The Regulators ARE the Problem

The SEC is itself giving certain traders a distinct information advantage over other traders.

If some other firm or individual were doing this it would be called insider trading and the SEC would go after them and ruin their lives. So SEC, investigate yourself?

Who watches the watchmen?

-JD Cross

God is not a magician

So says the Pope:

“God is not a divine being or a magician…”

Oh, that’s good to know. But in that case, what is God? (quote directly continued from above)

“…but the Creator who brought everything to life,” Francis said.

Right, that clears everything up.

Wait a second…the Pope just said God is not a divine being. What the !?!?!?!? Isn’t ‘divine being’ exactly what God is?

Remember, this is coming from the ultimate authority of Catholicism, from one who is – perhaps – considered by definition to be infallible.

So, what happens when infallible collides with contradictory?

I just wonder – but not too much because I don’t really care that much – what is going through the heads of people who believe this stuff. To have such an illogical and inconsistent view of the world, and yet to be able to survive in the world…that’s a miracle in itself.

-JD Cross

Rate Control is no different than Rent Control

Essentially everybody who actually understands economics agrees that rent control is bad for those seeking housing (or whatever “rent” is being controlled). That is: rent control is bad for the very people it is envisioned to help.

Payday lending, predatory lending, and other lending interest rate controls are no different than rent controls. By capping the rate that can be charged for whatever kind of loan is given, those seeking loans – for whatever reason – will suffer. They might not be able to get loans or perhaps they’ll be forced to pay in some non-traditional (non-regulated) fashion. It will happen. The market always finds a way to get the risk-reward profile approximately correct. (Because if it didn’t get the risk reward profile correct, the market for that good/service/whatever would not exist.) Capping prices (or restricting transactions entirely) causes some kind of black market.

So when the Times calls for capping rates as a way to help service members and poor people, what they’re doing is proposing a new system of rules that will make those people’s lives harder. One might put it differently: the Times wants service members and the poor to suffer.

-JD Cross

Who watches the watchmen?

In another apparent case of regulation and oversight not doing what they’re supposed to do, highway guardrails have come under scrutiny.

Part of the problem is this (it’s a problem inherent in large systems that cannot be avoided; which is why large systems should be avoided): many people in the regulatory agency decide to sign off on the use of these guardrails. Billions of dollars are spent. Then, a problem arises. Do those people, does the agency, want to admit it was wrong? No. Even if it wanted to admit it was wrong, does the agency have the financial capacity to correct or reverse the decision? Probably not. The problem is that large systems cannot correct bad behavior, assuming they even want to (which often they don’t).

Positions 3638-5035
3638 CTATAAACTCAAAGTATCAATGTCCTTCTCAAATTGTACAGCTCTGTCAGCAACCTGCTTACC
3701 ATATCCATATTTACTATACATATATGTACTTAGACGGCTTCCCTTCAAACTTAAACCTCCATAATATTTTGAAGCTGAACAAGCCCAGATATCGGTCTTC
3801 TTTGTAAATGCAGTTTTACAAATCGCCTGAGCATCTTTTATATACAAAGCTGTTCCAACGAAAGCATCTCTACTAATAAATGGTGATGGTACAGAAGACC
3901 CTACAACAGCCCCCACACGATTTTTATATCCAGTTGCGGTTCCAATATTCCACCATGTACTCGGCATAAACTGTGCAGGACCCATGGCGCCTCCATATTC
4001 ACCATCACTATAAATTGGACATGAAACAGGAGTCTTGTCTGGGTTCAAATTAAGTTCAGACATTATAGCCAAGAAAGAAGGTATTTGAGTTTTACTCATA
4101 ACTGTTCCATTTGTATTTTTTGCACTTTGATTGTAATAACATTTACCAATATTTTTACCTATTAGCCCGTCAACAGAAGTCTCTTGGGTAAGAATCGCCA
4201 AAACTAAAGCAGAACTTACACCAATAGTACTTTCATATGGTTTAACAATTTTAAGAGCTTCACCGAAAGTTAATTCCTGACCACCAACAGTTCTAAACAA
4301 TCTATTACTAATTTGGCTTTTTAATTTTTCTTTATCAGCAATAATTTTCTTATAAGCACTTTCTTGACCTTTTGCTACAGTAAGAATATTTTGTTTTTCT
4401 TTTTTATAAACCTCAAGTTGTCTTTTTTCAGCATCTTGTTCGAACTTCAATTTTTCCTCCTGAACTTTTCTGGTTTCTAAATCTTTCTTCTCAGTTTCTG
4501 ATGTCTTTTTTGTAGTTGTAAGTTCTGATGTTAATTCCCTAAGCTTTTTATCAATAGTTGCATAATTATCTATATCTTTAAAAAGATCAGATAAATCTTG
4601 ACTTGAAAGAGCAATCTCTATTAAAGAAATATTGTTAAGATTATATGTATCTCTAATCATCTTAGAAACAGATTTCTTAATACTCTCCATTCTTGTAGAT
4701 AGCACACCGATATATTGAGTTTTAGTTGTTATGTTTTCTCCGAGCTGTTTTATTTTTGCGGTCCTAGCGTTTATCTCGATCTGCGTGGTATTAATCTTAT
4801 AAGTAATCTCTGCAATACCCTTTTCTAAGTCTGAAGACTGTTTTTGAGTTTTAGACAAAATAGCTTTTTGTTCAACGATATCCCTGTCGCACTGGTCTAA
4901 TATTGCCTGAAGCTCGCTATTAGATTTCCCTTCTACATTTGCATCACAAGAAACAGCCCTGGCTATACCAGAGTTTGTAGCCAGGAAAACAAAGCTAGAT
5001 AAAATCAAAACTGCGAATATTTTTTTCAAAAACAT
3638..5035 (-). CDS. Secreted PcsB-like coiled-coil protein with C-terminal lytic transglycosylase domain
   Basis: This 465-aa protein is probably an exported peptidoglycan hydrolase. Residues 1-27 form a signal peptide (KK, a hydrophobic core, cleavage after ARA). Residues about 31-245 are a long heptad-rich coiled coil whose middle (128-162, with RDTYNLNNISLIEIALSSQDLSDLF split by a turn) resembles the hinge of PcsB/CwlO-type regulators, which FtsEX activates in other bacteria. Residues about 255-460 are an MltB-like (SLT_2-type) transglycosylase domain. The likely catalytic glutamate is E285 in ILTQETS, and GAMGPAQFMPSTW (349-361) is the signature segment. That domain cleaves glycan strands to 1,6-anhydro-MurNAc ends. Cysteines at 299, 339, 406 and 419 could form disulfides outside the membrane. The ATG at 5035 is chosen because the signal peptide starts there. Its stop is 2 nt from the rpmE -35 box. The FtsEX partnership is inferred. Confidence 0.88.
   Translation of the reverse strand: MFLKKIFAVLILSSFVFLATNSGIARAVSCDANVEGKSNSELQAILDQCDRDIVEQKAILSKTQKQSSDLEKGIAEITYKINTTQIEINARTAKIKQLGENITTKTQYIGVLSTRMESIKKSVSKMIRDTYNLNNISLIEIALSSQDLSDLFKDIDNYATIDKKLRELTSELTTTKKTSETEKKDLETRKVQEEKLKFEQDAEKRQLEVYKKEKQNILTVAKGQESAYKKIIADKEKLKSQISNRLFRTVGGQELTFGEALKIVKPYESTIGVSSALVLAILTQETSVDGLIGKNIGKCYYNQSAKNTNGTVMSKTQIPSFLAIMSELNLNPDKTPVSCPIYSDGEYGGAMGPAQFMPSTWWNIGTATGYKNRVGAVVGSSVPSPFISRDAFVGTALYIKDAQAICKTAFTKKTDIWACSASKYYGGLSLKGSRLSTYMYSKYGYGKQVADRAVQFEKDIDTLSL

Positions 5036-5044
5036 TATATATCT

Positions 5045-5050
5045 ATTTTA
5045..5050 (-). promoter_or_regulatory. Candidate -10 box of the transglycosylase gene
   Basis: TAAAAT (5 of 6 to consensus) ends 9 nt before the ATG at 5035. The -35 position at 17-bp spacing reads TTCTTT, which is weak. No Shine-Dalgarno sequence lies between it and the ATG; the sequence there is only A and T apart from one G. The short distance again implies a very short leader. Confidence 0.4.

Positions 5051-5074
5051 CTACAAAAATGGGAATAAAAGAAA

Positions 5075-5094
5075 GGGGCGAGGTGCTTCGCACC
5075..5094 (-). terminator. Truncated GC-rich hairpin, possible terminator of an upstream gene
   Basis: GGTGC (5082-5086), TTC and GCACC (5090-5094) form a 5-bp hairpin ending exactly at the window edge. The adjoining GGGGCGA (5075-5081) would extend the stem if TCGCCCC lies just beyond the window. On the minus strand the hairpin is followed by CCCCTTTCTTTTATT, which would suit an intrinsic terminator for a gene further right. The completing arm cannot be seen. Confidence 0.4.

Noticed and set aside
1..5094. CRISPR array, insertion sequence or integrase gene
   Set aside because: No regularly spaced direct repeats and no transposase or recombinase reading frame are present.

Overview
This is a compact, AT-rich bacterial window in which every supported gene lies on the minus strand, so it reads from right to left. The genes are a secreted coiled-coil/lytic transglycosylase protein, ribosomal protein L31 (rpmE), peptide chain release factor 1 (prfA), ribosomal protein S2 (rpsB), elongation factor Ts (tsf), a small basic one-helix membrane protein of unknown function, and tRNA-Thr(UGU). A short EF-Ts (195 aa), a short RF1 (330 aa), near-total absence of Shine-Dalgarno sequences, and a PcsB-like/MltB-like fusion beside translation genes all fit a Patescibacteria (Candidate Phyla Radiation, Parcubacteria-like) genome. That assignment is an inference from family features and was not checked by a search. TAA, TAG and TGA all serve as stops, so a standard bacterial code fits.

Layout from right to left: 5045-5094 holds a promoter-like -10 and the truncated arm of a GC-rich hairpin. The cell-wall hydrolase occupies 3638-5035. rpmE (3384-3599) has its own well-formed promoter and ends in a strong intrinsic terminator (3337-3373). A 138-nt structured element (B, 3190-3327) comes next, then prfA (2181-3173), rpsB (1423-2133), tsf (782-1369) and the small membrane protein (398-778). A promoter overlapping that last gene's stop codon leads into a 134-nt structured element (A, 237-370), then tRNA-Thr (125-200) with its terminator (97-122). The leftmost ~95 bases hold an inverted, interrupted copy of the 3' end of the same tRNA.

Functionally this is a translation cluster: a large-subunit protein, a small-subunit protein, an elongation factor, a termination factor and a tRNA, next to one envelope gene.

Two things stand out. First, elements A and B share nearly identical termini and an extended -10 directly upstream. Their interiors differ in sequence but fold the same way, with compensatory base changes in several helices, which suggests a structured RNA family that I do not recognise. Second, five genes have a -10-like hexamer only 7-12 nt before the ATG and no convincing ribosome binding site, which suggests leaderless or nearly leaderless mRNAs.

-JD Cross

Occupational licensure is a dark business

George Will writes about a teeth whitening case that the Supreme Court will hear this week. Yes, it’s about teeth whitening. Yes, it’s important. Why? Because it’s really about the absurd and abused practice of occupational licensure. Occupational licensure, that would be the practice of a group of people banding together to create a government sanctioned monopoly. Oh, sorry for the redundancy, I meant, simply, a monopoly; as it is ONLY with government intervention that monopolies can exist in the first place.

Two teasers from Will’s article:

The [North Carolina State Board of Dental Examiners], whose members are elected by licensed dentists and dental hygienists, regulates the practice of dentistry in North Carolina. To the surprise of no one acquainted with human nature, the board wields its power for the benefit of fellow members of the cartel of licensed dental practitioners.

and my favorite:

North Carolina’s dental board says it should be presumed to act in the public interest.

Yes, because we all know that there is no way a “dental examiner” – a human – would ever act against the public interest. Just like politicians always act in the public interest. WHAT EVEN IS THE PUBLIC INTEREST?

-JD Cross

WaPo continues to shine a light on civil asset forfeiture

Kudos to the Washington Post for continuing to report on the travesty of justice known as civil asset forfeiture.

-JD Cross

Choosing not to have insurance

Intelligent sounding people making decisions that sound intelligent for them. Who’d a thunk it? Not our overlords in DC.

-JD Cross


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